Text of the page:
Originally Posted by Cutlass327
The newer cats also control NOx (oxides of nitrogen) and also unburnt Hydrocarbons (HC). That is the purpose of the 3-way catalyst. That is also why the ECU switches back and forth between rich and lean - to properly keep the cat charged with sufficient O2, and to also allow the ECU to keep an eye on the O2 sensor for proper operation.
The O2s "switching" is merely the way that they work.
When they read lean, they read low voltage(nearly 0v)... when they read rich, they read higher voltage(up to 1v). A "normal" O2 sensor switches back and forth on it's own... it has nothing to do with the PCM "controlling it" because it is an INPUT... not an OUTPUT.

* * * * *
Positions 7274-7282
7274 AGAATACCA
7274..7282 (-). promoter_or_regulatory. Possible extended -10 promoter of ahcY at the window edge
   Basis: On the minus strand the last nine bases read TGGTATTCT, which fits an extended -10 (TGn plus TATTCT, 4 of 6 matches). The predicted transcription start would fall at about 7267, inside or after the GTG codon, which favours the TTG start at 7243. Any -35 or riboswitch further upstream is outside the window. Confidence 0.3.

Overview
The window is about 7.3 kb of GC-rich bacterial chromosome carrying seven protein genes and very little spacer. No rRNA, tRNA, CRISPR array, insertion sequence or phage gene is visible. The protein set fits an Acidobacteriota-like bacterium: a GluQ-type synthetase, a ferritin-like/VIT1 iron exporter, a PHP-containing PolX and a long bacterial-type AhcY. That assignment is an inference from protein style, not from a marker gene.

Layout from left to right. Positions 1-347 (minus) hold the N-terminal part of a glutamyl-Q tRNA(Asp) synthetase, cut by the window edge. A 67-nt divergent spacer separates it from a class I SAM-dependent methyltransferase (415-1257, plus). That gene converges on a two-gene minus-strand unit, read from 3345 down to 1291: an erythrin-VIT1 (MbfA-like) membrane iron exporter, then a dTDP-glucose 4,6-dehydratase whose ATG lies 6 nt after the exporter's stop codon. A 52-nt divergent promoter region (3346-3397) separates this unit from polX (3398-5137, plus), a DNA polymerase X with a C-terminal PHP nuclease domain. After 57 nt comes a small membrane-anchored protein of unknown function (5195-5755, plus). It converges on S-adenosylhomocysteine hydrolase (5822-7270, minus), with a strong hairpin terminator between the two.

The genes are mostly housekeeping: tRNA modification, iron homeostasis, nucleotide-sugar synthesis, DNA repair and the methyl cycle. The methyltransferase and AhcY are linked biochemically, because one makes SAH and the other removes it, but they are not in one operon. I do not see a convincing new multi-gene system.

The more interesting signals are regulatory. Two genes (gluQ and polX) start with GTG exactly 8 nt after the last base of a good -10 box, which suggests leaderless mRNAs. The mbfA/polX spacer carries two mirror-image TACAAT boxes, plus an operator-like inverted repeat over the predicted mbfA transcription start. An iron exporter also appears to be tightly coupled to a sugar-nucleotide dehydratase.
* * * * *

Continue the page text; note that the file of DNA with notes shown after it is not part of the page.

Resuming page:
The PCM takes the input and computes the "average" that it gets... normally switching between 0.150v or so and 0.800v... It should usually average around 0.45-0.50v roughly. The reason they don't go completely to 0 or 1v is so that if it does... then it knows that it's internally shorted to power or has an open circuit... helps to pinpoint what may be wrong with it.
Newer cars have factory "lambda sensors" which are not like the normal O2 sensors... I know that the newer Cadillacs w/ the Direct Injected 3.6L VVT DOHC V6 have them.
Their O2 sensors do not switch... they have an internal resistor that changes with A/F ratio and stays steady... much like a coolant temp sensor. They won't switch and will read a constant 0.45v or so.